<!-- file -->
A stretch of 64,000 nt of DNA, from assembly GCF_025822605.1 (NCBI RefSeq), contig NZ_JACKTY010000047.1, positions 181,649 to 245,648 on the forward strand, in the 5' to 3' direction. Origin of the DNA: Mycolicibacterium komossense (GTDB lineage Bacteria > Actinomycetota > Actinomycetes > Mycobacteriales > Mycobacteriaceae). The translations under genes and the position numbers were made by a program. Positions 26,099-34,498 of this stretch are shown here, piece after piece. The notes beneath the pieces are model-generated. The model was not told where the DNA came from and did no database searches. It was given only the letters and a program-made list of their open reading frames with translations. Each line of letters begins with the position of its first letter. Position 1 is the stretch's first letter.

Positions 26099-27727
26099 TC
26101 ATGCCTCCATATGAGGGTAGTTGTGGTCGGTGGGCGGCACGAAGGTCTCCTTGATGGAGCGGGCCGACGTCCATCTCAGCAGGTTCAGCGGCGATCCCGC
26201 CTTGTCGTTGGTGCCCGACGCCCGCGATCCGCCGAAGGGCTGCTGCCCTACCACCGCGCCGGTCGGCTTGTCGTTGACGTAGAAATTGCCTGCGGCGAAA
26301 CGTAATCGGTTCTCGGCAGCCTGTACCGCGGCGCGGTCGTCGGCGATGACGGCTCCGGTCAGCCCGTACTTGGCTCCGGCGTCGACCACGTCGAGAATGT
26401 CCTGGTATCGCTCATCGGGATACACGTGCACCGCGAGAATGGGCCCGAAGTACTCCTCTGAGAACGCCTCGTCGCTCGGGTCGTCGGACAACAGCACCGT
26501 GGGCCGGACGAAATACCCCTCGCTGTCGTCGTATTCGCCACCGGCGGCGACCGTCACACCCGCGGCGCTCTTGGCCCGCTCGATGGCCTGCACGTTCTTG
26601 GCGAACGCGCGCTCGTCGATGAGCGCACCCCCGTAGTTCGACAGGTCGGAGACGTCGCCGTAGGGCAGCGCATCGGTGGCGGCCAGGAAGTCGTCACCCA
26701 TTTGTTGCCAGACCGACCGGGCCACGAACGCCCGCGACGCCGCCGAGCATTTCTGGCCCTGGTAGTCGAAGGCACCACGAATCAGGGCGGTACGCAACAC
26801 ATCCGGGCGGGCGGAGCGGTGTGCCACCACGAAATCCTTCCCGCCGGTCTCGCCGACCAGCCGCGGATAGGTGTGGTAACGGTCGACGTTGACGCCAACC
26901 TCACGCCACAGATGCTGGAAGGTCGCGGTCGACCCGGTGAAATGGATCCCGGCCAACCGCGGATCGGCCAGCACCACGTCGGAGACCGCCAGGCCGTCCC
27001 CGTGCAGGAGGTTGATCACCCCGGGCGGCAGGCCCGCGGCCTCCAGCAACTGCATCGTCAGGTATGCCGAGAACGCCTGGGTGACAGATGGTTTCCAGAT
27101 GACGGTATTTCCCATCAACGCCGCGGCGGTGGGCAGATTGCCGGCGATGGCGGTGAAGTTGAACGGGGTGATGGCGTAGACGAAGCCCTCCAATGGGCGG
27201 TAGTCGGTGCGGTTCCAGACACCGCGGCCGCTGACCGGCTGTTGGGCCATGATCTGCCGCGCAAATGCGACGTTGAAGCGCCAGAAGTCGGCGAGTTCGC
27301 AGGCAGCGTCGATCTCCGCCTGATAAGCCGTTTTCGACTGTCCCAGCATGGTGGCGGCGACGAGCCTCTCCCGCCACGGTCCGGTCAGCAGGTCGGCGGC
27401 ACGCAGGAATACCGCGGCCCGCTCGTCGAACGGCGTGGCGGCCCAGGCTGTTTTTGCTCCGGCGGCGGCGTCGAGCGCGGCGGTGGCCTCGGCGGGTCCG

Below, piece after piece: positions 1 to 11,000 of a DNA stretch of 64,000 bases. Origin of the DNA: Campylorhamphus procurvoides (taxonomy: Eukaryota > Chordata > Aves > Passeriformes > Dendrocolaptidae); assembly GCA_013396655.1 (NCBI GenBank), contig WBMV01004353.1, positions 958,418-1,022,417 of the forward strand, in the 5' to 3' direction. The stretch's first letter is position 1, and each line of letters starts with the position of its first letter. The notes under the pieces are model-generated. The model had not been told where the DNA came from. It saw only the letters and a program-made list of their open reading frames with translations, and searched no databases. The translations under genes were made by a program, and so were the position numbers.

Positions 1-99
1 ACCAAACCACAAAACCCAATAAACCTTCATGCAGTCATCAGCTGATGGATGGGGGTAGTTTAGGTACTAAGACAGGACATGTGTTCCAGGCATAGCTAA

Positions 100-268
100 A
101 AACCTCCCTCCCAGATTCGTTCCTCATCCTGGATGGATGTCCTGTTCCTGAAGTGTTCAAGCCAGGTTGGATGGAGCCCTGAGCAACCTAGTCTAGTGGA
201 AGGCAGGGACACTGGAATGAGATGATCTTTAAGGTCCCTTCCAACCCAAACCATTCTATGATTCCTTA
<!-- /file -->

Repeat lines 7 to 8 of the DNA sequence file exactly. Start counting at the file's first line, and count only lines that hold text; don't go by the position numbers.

26401 CCTGGTATCGCTCATCGGGATACACGTGCACCGCGAGAATGGGCCCGAAGTACTCCTCTGAGAACGCCTCGTCGCTCGGGTCGTCGGACAACAGCACCGT
26501 GGGCCGGACGAAATACCCCTCGCTGTCGTCGTATTCGCCACCGGCGGCGACCGTCACACCCGCGGCGCTCTTGGCCCGCTCGATGGCCTGCACGTTCTTG